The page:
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I'm looking for a simple program or script, you give it a URL and it does the following:

  • checks whether it can open a connection to that URL and reports how long the response time is
  • checks how long it takes to the load the page and reports this number

  • reports some error code or other number when a site is unresponsive

  • exits after it either: fails to connect, loads the page successfully, or after a predetermined number of seconds specified by the user

My purpose is to integrate this functionality as an external program to Zabbix. I did a google search but was unable to locate one.

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closed as off-topic by Jenny D, mdpc, Sven Dec 15 '14 at 19:12

This question appears to be off-topic. The users who voted to close gave this specific reason:

If this question can be reworded to fit the rules in the help center, please edit the question.

Keep in mind that most scripts like wget won't reflect the load time for a user (the time it takes to load in a browser). That being said this is still a good idea to monitor as long as you don't mistake what the data is. – Kyle Brandt Jul 28 '11 at 19:46
Why are you looking to write this as an external program when Zabbix already does this internally? It won't tell you how long a page took to load, but you will get speed at which it downloaded, once you baseline your measurement it's the same thing. You automagically get return code checking, and I believe there is an item for it as well. In addition you can do this from a Zabbix proxy as well. – Red Tux Jul 31 '11 at 3:59

You can do what you want with a combination of the time and wget commands - e.g.:
time wget -q

time will print the time (in seconds/fractions of a second) that it took to complete the wget command, and the return code of the whole mess will be whatever wget's return code would have been (0=success, non-zero indicating various failures).

This can be further wrapped in an appropriate script to determine if the page was successfully retrieved and produce output suitable for Zabbix to pick up and use.

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I'll certainly script it myself if I don't find a nice tool that is already available. – 80skeys Jul 28 '11 at 19:23
I'm not aware of anything pre-built that plugs in to Zabbix, but I'm also not a Zabbix user :) – voretaq7 Jul 28 '11 at 19:46

I use the following script probably with basic ideas I'd borrowed from elsewhere. It uses curl statistics:

estadistica () {
    local site=$1
    echo $site
    echo ${site} | sed -n 's/./-/gp'
    curl -w '
    Lookup time:\t%{time_namelookup} s
    Connect time:\t%{time_connect} s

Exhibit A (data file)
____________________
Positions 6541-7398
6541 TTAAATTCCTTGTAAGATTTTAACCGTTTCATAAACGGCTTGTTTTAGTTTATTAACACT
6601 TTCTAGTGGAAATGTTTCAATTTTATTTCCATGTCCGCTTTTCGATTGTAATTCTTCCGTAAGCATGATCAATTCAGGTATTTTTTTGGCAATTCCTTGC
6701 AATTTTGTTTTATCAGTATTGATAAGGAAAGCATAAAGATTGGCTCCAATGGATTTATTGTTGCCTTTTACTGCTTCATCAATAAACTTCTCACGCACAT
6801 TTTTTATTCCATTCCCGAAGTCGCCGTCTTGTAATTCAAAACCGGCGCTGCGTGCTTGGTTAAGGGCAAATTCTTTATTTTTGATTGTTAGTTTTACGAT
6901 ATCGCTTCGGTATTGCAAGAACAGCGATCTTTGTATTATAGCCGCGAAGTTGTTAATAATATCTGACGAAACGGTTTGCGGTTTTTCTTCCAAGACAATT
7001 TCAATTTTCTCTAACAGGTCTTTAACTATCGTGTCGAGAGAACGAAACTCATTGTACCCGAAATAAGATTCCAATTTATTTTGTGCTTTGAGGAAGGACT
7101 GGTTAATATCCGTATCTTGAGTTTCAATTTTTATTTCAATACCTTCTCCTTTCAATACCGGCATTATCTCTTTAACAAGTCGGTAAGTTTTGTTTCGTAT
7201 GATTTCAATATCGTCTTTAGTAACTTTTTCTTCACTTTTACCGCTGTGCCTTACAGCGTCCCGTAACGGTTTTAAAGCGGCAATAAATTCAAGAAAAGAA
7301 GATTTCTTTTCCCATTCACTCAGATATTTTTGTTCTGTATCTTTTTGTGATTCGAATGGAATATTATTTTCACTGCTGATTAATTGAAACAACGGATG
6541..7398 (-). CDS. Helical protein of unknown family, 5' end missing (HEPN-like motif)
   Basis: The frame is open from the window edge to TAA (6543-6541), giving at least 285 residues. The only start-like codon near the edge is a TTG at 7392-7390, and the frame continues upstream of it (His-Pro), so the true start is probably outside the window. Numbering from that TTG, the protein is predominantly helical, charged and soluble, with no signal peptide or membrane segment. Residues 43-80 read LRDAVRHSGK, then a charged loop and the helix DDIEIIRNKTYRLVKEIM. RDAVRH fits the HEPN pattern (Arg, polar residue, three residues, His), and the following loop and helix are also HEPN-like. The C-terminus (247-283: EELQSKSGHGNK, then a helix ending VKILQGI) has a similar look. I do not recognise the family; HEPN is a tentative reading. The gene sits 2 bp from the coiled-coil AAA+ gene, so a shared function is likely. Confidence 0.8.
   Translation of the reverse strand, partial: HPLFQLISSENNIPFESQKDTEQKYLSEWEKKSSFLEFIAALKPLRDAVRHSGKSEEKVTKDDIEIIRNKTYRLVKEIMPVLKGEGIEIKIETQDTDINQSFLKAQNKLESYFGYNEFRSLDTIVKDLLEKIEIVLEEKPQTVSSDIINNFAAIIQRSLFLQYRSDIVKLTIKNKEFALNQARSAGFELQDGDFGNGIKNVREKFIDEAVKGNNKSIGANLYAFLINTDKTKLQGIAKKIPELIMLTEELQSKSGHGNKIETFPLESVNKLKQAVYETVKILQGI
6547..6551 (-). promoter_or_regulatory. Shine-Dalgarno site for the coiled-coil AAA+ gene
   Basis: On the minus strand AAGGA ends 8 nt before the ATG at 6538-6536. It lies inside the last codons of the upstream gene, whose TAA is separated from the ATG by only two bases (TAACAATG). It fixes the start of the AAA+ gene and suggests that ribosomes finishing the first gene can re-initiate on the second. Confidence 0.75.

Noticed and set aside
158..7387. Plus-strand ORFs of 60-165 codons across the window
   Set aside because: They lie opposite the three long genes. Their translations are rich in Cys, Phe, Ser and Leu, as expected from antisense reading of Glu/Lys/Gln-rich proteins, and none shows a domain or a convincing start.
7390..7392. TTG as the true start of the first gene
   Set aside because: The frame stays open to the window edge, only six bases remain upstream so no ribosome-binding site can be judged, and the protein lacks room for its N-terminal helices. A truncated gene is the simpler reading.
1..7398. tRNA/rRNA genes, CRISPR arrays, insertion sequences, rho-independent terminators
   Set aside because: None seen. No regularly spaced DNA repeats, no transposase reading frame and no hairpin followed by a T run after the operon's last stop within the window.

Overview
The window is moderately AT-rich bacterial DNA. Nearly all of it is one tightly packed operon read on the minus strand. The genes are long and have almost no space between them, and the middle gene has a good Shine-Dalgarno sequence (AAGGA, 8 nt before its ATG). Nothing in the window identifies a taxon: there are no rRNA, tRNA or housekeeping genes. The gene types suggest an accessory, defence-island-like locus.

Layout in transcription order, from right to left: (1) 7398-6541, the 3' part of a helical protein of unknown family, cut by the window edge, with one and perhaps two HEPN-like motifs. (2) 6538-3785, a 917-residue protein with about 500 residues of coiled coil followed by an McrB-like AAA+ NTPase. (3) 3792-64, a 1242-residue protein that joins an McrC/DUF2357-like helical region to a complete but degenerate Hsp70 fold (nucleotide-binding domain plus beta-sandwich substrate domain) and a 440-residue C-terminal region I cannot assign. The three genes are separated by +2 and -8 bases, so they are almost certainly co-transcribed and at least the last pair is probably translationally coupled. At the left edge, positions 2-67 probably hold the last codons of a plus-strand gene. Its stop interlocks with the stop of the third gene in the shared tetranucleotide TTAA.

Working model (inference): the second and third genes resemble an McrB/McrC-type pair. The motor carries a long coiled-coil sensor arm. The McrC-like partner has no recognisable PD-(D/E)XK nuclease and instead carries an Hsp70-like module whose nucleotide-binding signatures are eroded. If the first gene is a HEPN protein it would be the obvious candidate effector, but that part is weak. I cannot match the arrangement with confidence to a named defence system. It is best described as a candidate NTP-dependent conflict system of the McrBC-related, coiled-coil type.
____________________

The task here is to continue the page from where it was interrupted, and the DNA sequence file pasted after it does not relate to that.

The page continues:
Pretransfer time:\t%{time_pretransfer} s
    Starttransfer time:\t%{time_starttransfer} s
    Size download:\t%{size_download} bytes
    Speed download:\t%{speed_download} bytes/s

    Total time:\t%{time_total} s
    ' -o /dev/null -s $site

for i in ${@}; do
    estadistica $i

Lets say it's named webstats; this is how it works:

~/src$ bash webstats

    Lookup time:    0,009 s
    Connect time:   0,139 s
    Pretransfer time:   0,139 s
    Starttransfer time: 0,284 s
    Size download:  37298 bytes
    Speed download: 57153,000 bytes/s

    Total time: 0,653 s

    Lookup time:    0,084 s
    Connect time:   0,147 s
    Pretransfer time:   0,147 s
    Starttransfer time: 0,218 s
    Size download:  218 bytes
    Speed download: 1000,000 bytes/s

    Total time: 0,218 s

If something goes wrong you can know it (and hence tell zabbix) because the resulting data is not logical:

~/src$ bash webstats http://thisdoesntexist

    Lookup time:    0,000 s
    Connect time:   0,000 s
    Pretransfer time:   0,000 s
    Starttransfer time: 0,000 s
    Size download:  0 bytes
    Speed download: 0,000 bytes/s

    Total time: 0,000 s

EDITED: curl's timeout option:

Just to answer your comment, curl has a timeout option; from it's man page:

   --connect-timeout <seconds>
          Maximum time in seconds that you allow  the  connection  to  the
          server  to  take.   This  only limits the connection phase, once
          curl has connected this option is of no more use. See  also  the
          -m/--max-time option.
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This looks like it could do what I need. I'll give it a try and report back here. – 80skeys Jul 28 '11 at 19:39
Ok it provides the type of information I'm looking for, now I need a way to tell it to run for no more than x number of seconds. Once that limit is reached, the script dies with a timeout error. Any thoughts? – 80skeys Jul 28 '11 at 19:48
Ok on my CentOS system, there is a file called /usr/share/doc/bash-3.2/scripts/timeout which is a bash script that terminates a command after it runs for a certain number of seconds. It looks like I've got everything I need. Thanks for the help! – 80skeys Jul 28 '11 at 20:11
About timeout check the Edit in my post – hmontoliu Jul 29 '11 at 13:57

I use curl instead of wget cause wget generates too much files. Example:

$ curl -o /dev/null -s -w %{time_total}\\n

Next you should to do - put this into external script in your ${datadir}/zabbix/externalscripts and call it with item type 'external checks'

share|improve this answer will give you more real time, because it loads all resources of a page, and executes JS. Syntax is pretty easy (plain JavaScript)

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Alternatively, it would be really easy to code a simple script to do this yourself and output in a specific format.

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pingdom won't work because Zabbix won't be able to call it, put in the appropriate parameters and parse the response. – 80skeys Jul 28 '11 at 19:22

I think the firefox firebug network option and pagespeed is a good option

firebug network

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